bc979 at lafn.org
Wed Jul 12 08:54:04 UTC 2017
> On 9 July 2017, at 06:14, Ian Smith <smithi at nimnet.asn.au> wrote:
> In freebsd-questions Digest, Vol 683, Issue 8, Message: 1
> On Sun, 9 Jul 2017 02:57:14 -0700 Doug Hardie <doug at mail.sermon-archive.info> wrote:
>> I have a FreeBSD 9.3 remote server that needs to be purged. I know
>> that rm -rf / will remove all the directory entries, but I need to
>> write over the drive. I thought that dd if=/dev/zero of=/dev/ada0
>> might do the trick, but it gives an not permitted error. The whole
>> thing can crash and burn at the end. This is an unmanned site so
>> moving drives is not viable.
> # sysctl kern.geom.debugflags=16
> purge at will. if=/dev/random for the more paranoid :)
> cheers, Ian
Today was the experimentation. I had an old system here at the house with 8.2 on it. So I started with a dd in=/dev/ada0 out=/dev/null to find out how many blocks were on the device. Once I had that number, I then ran dd if=/dev/random of=/dev/ada0 skip=<number of blocks minus a few>. I typed oskip, but somehow the o didn't make it through the keyboard. When it finished, I realized the error.
So I had an install memstick for 11.0 and put it on as I wanted to try camcontrol sanitize. Unfortunately, it reports an error accessing my drive. I then used dd if=/dev/ada0 skip=<same large number> | od -c. Then I wrote down the first few bytes of the output. They were non-zero. I was a bit surprised by that since the last partition is swap and it was never used. But perhaps that was left over from the random write. From here on I have pictures of the output. This is a dumb terminal and I will attempt to enter in the data since the list doesn't accept attachments.
dd if=/dev/zero of=/dev/ada0 bs=32k
dd: /dev/ada0: short write on character device
dd: /dev/ada0: end of device
2442211+0 records in
2442210+1 records out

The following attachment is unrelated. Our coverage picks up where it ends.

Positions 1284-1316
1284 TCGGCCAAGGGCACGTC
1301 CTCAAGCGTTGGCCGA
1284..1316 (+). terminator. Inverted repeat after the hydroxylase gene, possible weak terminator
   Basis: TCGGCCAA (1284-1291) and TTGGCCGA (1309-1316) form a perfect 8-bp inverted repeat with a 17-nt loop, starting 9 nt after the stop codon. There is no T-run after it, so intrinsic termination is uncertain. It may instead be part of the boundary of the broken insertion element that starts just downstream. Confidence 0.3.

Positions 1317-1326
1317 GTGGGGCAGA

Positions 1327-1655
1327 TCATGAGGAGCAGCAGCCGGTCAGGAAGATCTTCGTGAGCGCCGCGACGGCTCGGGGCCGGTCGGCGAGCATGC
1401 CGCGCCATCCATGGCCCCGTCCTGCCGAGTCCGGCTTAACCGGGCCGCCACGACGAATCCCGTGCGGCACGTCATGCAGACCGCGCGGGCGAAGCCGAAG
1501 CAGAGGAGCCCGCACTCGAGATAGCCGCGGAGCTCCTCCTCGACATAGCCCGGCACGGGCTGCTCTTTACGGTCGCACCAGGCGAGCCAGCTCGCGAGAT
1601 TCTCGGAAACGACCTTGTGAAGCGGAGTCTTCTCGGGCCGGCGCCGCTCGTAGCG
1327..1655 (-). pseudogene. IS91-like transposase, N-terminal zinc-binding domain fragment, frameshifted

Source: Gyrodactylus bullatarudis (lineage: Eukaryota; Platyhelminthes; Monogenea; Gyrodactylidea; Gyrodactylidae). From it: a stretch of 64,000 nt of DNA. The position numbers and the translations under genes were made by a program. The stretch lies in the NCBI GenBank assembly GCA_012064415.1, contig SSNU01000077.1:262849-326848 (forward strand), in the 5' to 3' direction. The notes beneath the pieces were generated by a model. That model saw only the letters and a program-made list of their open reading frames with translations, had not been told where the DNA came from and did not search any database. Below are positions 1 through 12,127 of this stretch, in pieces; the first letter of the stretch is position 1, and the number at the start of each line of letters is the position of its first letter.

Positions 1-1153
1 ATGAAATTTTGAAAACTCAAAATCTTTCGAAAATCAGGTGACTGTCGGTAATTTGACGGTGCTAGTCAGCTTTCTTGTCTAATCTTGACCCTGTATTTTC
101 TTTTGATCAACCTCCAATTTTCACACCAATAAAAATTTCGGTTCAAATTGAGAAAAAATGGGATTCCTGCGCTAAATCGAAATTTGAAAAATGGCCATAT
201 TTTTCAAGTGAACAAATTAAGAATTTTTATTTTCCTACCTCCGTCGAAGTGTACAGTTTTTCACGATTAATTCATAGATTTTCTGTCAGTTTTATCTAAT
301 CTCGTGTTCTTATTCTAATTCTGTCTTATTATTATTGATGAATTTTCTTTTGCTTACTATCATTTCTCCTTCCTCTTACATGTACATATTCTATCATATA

nnnn bytes transferred.....
/bin/pwd: Exec format error. Binary file not executable.
/usr/bin/who: Exec format error. Binary file not executable.
dd if=/dev/ada0 skip=1000 count=5 | od -c
0000000 \0 \0 \0 \0 ...
5+0 records in
5+0 records out
dd if=/dev/ada0 skip=10000 count=500 | od -c
0000000 \0 \0 \0 \0 ...
500+0 records in
500+0 records out
nnnn bytes transferred...
I didn't capture this but I did run the dd with the oskip of the big number and it showed all zeros.
I believe that dd, od and some of the current directory blocks were still remaining in memory. However, the drive was definitely zapped. It did write to the end of the drive. However, I suspect that if something else was running during the dd and it tried to access the drive things could have come to a halt before the zap completed. At this point I tried to do a shutdown command and got the same Exec format error. However, hitting the reset switch did cause a shutdown. It seemed to be a normal shutdown as there were messages on the console, but I was not expecting it to work and only saw them for a brief second before the display was shut off.
I would like to have tried camcontrol sanitize as that appears to be handled completely in the drive and controller. It would complete regardless of what happened to the OS. I couldn't use it anyway on the production systems as they are only at 8.3 and the sanitize command was added in 11.0.
Net result: I am not sure if the first production drive actually completed the zap. It might have, but there is no way to tell. However, it was not important as it does not hold any sensitive data. It was tried first to see what would happen. I will make sure nothing is running but sshd and dd when I do it on the critical systems. I am considering starting the dd with a nohup and then killing sshd before it gets very far. I think that has the best possibility of completing properly.
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